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newsclips -- ARB Newsclips for July 9, 2013.

Posted: 09 Jul 2013 13:21:31
ARB Newsclips for July 9, 2013. 

This is a service of the California Air Resources Board’s Office
of Communications.  You may need to sign in or register with
individual websites to view some of the following news articles.


Group to explain cap-and-trade lawsuit in Salinas.  The Pacific
Legal Foundation will hold a briefing Wednesday in Salinas on its
lawsuit to stop the state’s cap-and-trade regulation.  The PLF is
a national organization with an office in Sacramento that
provides legal assistance to efforts in support of property
rights, free market economics and limited government.  Posted. 

California’s Market for Hard-to-Verify Carbon Offsets Could Let
Industry Pollute as Usual. Timber, dairy and chemical companies
line up to sell credits to biggest emitters One hot day this
spring John Buckley scrambled up a dusty slope of a patch of
deforested land in the middle of California’s Stanislaus National
Forest in the Sierra Nevada, five miles west of Yosemite National

Fearing 'ripple effect,' national group joins lawsuit contesting
cap and trade. A nationwide business group has joined a lawsuit
challenging the legality of California's carbon cap-and-trade
program. The National Federation of Independent Business (NFIB)
yesterday filed a motion to intervene in Morning Star v.
California Air Resources Board, a suit arguing that the Golden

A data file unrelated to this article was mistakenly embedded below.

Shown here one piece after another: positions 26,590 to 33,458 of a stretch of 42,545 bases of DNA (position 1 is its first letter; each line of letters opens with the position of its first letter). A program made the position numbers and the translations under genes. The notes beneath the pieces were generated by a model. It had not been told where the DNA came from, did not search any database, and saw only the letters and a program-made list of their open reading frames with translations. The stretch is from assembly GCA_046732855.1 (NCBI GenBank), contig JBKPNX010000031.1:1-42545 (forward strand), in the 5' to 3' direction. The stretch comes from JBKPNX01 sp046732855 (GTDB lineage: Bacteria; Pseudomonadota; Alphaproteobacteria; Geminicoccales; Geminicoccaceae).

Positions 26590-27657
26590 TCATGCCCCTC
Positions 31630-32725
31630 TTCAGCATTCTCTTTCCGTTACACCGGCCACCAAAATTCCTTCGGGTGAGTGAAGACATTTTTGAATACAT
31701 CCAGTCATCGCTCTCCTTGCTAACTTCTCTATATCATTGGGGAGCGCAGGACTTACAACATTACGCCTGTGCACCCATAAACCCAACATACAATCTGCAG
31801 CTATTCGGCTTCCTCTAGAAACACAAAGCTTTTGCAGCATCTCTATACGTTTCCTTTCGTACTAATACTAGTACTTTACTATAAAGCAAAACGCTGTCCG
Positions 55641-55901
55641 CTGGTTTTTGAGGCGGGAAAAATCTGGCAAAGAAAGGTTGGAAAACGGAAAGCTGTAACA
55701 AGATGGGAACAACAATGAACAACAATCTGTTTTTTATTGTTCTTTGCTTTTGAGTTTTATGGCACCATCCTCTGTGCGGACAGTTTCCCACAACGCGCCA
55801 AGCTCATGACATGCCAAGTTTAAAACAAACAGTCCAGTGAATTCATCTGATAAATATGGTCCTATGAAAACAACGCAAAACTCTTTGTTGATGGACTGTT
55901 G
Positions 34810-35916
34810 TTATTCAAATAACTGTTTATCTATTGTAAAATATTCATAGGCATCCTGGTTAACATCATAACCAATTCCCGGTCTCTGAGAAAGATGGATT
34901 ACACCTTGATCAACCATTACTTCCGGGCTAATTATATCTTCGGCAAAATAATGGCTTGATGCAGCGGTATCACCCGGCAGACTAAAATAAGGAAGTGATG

State's quarterly auctions of greenhouse gas pollution permits
create an illegal tax. Posted.
http://www.eenews.net/climatewire/stories/1059984045/print BY


Study: Air pollution cut northern China lifespans.  A new study
links heavy air pollution from coal burning to shorter lives in
northern China. Researchers estimate that the half-billion people
alive there in the 1990s will live an average of 5 1/2 years less
than their southern counterparts because they breathed dirtier
air.  China itself made the comparison possible: for decades, a
now-discontinued government policy provided free coal for
heating, but only in the colder north.  Posted. 






U.S. EPA sues OG&E over work at Oklahoma coal power plants.  The
U.S. Environmental Protection Agency has sued Oklahoma Gas and
Electric for failure to follow procedures required by the Clean
Air Act while upgrading two coal plants in the state. The EPA
said in the complaint filed in U.S. District Court for the
Western District of Oklahoma on Monday that OG&E, a unit of OGE
Energy Corp, failed to estimate emissions resulting from
construction projects between 2003 and 2006 at its facilities.

China official defends "embarrassing" environmental protection
ministry. China's environment minister said his ministry ranked
among the world's "four major embarrassing departments" but
defended the agency, saying it was hampered by overlapping
functions in government, state media said on Tuesday. The
comments by Zhou Shengxian are the latest in a string of blunt
admissions by Chinese leaders that the country still has a long
way to go in tackling pollution. Posted.

Las Vegas: Wildfire sparks air quality advisory, cancels
fundraiser. A large wildfire burning in the mountains northwest
of Las Vegas has prompted authorities to issue an air quality
advisory through Sunday. Billowing plumes of smoke are visible
both from the Strip and downtown Las Vegas. The Clark County